At the moment of impact, in a crash whose catastrophic effects are still being manifested, the most successful Formula One (F1) driver of all time was proceeding at a speed of 12 mph. Perhaps slightly faster, although no one knows for sure.
Tuesday, April 8, marked the 100th day since Michael Schumacher fell while skiing in Méribel, France. The seven-time world champion, whose Ferrari engines regularly flirted with speeds of 190 mph while navigating the straightaways at Le Mans and Nürburg, was proceeding at a leisurely pace on a sunswept Sunday morning when his skis struck a boulder off-trail. The German native was catapulted headfirst and tossed 34 feet before his helmet struck another rock, and split in two.
That was on December 29, five days before the retired racer's 45th birthday. Schumacher, who had exited the sport in 2012 after the most decorated career in Grand Prix history, had been skiing with the younger of his two children, 14-year-old son Mick. By day's end "Schumi," as he is known to a global legion of fans, would lose consciousness, an abyss from which he has yet to return. He currently lies in a coma at Grenoble University Hospital in France, suspended indefinitely between life and death, a prisoner of irony.
"We are and remain confident that Michael will pull through and wake up," Schumacher's family said in a statement last month. "Michael has suffered severe injuries. It is very hard to comprehend for all of us that Michael, who had overcome a lot of precarious situations in the past, has been hurt so terribly in such a banal situation."
From banal the situation quickly escalated to bizarre. Schumacher was reportedly talking to the rescue team that put him into the helicopter, but doctors put him into an induced coma to combat swelling around the brain, and since then he has remained unconscious. In Europe, where Schumacher's celebrity rivals that of LeBron James or Lionel Messi, fans were ravenous for updates on his condition, but none were forthcoming. When family spokeswoman Sabine Kehm did at last meet the media, she reported that an unnamed journalist had attempted to enter Schumacher's fifth-floor intensive-care room disguised as a priest.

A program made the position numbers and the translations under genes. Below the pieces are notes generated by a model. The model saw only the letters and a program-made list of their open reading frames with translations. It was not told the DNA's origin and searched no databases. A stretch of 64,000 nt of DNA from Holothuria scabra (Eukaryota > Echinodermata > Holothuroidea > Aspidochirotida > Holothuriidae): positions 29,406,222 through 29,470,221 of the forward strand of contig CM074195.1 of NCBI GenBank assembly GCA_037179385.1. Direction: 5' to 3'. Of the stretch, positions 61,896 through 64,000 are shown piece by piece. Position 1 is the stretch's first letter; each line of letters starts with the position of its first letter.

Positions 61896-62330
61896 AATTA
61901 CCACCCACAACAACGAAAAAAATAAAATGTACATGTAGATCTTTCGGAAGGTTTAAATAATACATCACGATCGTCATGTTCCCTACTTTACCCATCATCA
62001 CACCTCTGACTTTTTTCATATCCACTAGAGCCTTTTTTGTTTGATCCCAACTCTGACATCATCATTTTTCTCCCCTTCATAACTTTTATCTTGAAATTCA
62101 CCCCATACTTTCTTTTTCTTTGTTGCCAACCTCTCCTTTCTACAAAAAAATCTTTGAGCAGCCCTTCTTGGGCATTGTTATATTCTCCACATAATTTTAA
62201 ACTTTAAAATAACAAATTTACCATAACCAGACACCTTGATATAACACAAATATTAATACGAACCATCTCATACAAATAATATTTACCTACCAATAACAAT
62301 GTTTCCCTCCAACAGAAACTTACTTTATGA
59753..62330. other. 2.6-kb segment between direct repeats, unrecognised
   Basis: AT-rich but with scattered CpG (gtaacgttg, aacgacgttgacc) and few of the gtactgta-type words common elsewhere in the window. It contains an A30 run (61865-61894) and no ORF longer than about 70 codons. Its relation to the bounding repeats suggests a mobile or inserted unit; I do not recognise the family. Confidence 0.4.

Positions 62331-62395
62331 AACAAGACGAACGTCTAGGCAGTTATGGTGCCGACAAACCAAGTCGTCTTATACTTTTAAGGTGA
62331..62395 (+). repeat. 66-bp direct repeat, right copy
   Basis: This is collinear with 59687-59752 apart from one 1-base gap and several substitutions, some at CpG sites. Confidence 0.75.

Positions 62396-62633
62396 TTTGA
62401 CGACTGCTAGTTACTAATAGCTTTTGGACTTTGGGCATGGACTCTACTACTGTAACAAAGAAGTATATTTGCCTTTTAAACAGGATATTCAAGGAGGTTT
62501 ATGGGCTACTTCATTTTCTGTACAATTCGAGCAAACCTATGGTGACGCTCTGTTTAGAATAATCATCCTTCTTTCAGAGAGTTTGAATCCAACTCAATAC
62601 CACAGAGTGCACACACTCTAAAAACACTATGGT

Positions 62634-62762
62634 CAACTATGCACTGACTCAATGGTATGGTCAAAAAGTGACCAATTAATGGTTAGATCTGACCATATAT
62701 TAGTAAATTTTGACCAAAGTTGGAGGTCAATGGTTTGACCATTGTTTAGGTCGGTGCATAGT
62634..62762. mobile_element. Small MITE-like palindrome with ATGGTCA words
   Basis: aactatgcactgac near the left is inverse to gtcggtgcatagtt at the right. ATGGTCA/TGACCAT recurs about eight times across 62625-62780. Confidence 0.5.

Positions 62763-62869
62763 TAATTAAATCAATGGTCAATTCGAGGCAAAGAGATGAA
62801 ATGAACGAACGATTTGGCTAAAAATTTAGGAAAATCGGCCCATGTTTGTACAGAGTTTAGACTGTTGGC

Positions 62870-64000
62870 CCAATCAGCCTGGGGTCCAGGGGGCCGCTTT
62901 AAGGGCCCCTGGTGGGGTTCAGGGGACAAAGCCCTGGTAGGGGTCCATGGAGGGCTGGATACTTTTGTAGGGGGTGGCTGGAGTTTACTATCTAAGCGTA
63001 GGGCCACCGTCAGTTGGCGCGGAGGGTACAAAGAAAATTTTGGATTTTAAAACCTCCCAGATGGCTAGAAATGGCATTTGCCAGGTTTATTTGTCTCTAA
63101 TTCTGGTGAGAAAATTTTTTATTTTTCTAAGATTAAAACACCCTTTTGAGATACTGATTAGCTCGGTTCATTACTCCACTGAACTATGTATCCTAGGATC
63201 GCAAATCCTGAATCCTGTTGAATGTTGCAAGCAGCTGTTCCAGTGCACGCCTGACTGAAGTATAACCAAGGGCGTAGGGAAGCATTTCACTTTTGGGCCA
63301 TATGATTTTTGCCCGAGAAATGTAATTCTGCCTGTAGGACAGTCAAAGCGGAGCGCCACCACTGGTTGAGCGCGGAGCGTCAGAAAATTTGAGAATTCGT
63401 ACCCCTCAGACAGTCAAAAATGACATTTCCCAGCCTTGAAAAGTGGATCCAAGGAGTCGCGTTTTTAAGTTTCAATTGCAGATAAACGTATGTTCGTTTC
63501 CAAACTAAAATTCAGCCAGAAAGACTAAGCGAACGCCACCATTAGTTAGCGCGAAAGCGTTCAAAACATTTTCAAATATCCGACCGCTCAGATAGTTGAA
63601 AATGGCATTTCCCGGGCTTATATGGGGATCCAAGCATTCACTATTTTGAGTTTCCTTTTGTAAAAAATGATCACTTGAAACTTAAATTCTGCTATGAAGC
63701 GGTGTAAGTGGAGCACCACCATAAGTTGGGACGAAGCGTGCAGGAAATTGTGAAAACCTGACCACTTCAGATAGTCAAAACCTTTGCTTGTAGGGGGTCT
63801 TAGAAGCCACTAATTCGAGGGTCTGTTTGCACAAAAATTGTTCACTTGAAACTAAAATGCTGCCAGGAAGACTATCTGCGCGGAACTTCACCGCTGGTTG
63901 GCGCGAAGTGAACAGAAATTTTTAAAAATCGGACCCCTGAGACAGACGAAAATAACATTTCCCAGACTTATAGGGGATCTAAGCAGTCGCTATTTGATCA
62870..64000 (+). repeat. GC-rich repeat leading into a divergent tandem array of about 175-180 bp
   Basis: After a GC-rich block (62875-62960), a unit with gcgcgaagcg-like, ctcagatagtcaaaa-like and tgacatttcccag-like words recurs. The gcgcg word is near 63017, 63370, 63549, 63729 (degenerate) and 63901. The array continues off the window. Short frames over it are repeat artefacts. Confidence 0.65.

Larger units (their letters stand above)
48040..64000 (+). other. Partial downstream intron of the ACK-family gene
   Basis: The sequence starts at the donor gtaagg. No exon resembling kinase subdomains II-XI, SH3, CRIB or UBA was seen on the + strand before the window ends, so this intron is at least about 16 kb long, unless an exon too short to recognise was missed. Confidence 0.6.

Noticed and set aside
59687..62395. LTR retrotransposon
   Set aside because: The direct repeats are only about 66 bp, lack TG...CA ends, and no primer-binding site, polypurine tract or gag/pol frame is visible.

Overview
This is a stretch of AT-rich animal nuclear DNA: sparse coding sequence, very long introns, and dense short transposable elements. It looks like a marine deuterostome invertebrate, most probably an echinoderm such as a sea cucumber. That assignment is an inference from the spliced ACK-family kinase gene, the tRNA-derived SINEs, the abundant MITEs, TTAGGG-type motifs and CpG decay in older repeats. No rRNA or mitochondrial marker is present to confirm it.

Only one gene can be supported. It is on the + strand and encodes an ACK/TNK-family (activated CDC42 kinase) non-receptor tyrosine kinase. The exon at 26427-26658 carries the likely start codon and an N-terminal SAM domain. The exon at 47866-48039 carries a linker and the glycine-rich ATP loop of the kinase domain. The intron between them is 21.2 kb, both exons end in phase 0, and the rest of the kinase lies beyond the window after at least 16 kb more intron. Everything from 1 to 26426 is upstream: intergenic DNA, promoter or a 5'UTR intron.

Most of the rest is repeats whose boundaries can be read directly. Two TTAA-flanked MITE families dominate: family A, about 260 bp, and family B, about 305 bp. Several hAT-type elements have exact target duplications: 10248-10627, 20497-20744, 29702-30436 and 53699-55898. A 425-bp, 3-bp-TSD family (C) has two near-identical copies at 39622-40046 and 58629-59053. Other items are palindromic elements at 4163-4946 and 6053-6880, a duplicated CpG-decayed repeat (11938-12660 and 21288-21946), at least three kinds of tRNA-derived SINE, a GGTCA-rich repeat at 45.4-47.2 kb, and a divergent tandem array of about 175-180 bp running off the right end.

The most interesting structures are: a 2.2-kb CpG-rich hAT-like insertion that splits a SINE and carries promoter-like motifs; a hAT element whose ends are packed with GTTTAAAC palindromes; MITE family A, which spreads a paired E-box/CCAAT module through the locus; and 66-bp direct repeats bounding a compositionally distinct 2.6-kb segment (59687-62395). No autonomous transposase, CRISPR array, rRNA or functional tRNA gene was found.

Meanwhile, with meager bits of information being released about Schumacher's condition, Dr. Gary Hartstein, an American physician who was F1's medical delegate from 2005 to 2012, has taken it upon himself to go all Sanjay Gupta on Schumi's prognosis via the blogosphere. "As time goes on, it becomes less and less likely that Michael will emerge to any significant extent," Hartstein wrote on his blog, A Former F1 Doc Writes.
Last month, speaking to The New York Times, Hartstein was equally grim. "After eight weeks, if there's no sign of waking," said Hartstein, who practices in Belgium, "what most people would do is unplug."
Statistically, Schumacher is without equal. From his first F1 start at the Belgian Grand Prix in 1991 to his last at the 2012 Brazilian Grand Prix, Schumacher lapped the field. No drivers who ever lowered themselves into a F1 chassis have won more world championships (7). His 91 career victories are 40 more than the nearest challenger, Alain Prost. In fact, Schumacher not only has taken the most checkered flags since the sport's inception in 1950; he also lays claim to the most second-place finishes (43).
What David Beckham has been to soccer across roughly the same era, Schumacher was to Grand Prix racing. The difference? Becks never strode out onto a pitch weighing death as a possible outcome. "I have a theory why women like racing drivers," James Hunt (Chris Hemsworth) tells Niki Lauda (Daniel Bruhl) in Rush, a movie that examines the rivalry of two 1970s-era F1 world champions. "It's our closeness to death.
You see, the closer you are to death, the more alive yo
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